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  • 209 Posts
Joined 11 months ago
Cake day: August 18th, 2023


  • This is Cambodia now – logging, poaching, mineral extraction, turning lakes into land and destroying rivers, as well as exporting massive amounts of sands. There are systems in place where (officials) exploit the environment for profit and our group has been doing as much as we can to stop these unethical projects and protect the environment – and that is why we are a threat in the regime’s eyes.

    Sand extraction may sound like a strange thing to be concerned about, but beach sand is a key ingredient in concrete, and is a dwindling resource that can’t be replaced with desert sand. The extraction of this essential material is driven by urban development. The irony is that much of this sand is going to China, where entire ghost cities are being built, left empty, and then demolished, in order to goose their economic reports.

    Vietnam and Cambodia are different countries separated by mountains and language, but they have a lot in common. One of the similarities is that they are both seen as cheap sources of construction-grade sand. One of my favorite SLRPNK posts is this story shared by @wanderingmeomeo in ! - about how a small community of people living on the river banded together to stop sand pirates destroying their home in the face of government indifference and corruption.

    Cambodia is probably following Vietnam’s lead in cracking down on environmental defenders like Hoang Thi Minh Hong.

  • At the last family reunion, my mother and I were in charge of making all the food. We spent 3 days getting all of the groceries, and stacked fruits and vegetables in the family room, filled the bathtub with ice to keep the meat, and stacked the drinks in the garage.

    We fried the meat, boiled the noodles, mixed the salad, and cooked the chili. The entire counter and range were covered in pots and pans. Most of the intermediate cookware had been rinsed and was in the process of going through the dish cycle while we were setting tables out in the yard, when my Mom realized she hadn’t made any red pea soup. Her brother was flying in from the island for the occasion and she knew it was his favorite. The bag of peas had hid under a couch pillow, and we missed it while making the rest of the meal.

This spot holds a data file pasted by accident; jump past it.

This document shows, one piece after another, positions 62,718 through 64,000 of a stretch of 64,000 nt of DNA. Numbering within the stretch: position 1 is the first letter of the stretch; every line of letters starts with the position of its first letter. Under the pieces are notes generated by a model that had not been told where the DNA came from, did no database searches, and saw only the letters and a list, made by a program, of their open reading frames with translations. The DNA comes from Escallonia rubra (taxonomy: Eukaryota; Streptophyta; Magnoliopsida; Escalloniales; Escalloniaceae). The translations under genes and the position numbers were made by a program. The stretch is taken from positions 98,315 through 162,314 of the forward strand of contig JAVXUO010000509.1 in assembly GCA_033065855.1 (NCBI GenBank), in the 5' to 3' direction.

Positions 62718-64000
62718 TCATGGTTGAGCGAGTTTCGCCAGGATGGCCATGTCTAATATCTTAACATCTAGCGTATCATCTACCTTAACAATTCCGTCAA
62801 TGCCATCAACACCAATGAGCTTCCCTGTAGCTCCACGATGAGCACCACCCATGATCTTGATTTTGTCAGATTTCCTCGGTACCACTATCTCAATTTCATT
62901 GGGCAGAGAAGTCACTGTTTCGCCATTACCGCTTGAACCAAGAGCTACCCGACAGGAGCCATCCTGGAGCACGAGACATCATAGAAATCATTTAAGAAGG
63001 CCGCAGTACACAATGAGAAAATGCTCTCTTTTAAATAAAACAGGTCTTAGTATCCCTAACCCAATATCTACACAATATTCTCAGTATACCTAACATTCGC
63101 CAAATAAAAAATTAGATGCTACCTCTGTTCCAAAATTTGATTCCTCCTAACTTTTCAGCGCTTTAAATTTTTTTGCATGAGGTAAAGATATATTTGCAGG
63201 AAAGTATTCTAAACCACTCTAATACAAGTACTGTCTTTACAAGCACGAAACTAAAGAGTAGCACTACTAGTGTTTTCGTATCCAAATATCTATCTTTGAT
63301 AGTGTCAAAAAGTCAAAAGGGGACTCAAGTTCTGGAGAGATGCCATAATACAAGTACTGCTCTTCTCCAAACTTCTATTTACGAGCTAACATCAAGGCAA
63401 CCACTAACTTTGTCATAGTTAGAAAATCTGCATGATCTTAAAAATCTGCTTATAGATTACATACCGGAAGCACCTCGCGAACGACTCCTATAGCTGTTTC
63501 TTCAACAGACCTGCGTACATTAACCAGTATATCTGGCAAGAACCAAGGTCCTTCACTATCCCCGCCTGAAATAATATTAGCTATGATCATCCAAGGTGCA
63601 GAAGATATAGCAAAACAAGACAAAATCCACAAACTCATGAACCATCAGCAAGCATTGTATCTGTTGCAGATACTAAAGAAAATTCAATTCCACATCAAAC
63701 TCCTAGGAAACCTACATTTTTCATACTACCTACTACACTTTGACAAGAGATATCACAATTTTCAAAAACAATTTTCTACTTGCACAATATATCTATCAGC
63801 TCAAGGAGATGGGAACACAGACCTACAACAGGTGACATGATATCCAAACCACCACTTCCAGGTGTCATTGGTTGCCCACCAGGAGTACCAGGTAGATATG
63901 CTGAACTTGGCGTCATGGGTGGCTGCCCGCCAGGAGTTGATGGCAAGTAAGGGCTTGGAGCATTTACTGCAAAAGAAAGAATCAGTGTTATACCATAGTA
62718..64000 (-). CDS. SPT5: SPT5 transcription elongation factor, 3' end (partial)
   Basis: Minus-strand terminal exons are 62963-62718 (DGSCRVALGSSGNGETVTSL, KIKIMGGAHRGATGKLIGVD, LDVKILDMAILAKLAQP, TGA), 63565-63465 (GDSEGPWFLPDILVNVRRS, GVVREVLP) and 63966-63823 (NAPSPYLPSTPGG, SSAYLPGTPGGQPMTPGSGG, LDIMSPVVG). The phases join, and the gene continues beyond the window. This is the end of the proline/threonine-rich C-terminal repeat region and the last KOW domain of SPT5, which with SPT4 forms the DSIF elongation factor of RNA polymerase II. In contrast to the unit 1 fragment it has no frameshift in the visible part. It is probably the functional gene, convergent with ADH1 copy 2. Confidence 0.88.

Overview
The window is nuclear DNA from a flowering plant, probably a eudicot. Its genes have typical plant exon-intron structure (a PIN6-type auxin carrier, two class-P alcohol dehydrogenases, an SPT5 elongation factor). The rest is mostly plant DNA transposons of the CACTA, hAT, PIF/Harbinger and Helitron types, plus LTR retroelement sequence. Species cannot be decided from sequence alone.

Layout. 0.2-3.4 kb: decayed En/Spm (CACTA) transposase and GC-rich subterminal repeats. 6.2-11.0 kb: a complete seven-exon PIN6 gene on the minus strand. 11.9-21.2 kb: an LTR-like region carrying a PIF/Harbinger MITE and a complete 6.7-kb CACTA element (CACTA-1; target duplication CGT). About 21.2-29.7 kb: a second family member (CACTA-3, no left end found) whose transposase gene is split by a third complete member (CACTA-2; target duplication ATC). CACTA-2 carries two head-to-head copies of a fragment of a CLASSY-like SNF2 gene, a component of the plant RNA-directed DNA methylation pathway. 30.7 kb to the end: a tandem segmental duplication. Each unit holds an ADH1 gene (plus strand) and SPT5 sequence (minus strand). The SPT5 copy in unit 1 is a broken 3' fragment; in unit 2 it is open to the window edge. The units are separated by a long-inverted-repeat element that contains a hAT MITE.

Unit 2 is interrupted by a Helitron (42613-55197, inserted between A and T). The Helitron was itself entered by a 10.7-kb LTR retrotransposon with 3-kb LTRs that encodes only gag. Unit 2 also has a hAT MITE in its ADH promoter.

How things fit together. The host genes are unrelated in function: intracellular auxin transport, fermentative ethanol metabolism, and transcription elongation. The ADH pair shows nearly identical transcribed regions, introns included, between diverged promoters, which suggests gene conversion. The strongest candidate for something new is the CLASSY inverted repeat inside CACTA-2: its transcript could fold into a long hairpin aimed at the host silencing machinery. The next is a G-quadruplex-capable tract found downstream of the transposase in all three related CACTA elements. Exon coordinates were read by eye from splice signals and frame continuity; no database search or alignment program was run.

We didn’t have enough time to wait for the cleaning cycle to finish, so I dumped out a shallow stainless steel flower vase and put that over the flame. There was no time to soak the peas, so my mom just mixed them raw with the broth, yams, carrots, milk, and spices, and then transferred them to a clean bowl once the cycle was complete. The soup didn’t look right, though. The peas and broth are supposed to have a full ruddy color, but the result was a much darker red like a beet.

    When uncle arrived he was really pleased to see we’d kept him in mind, but after the event was over and everyone had gone home, we found a pile of wet peas dumped behind some bushes. I learned a very important lesson that day: Those who make peas full-red solution in posse bowl, make violet-red solution inedible.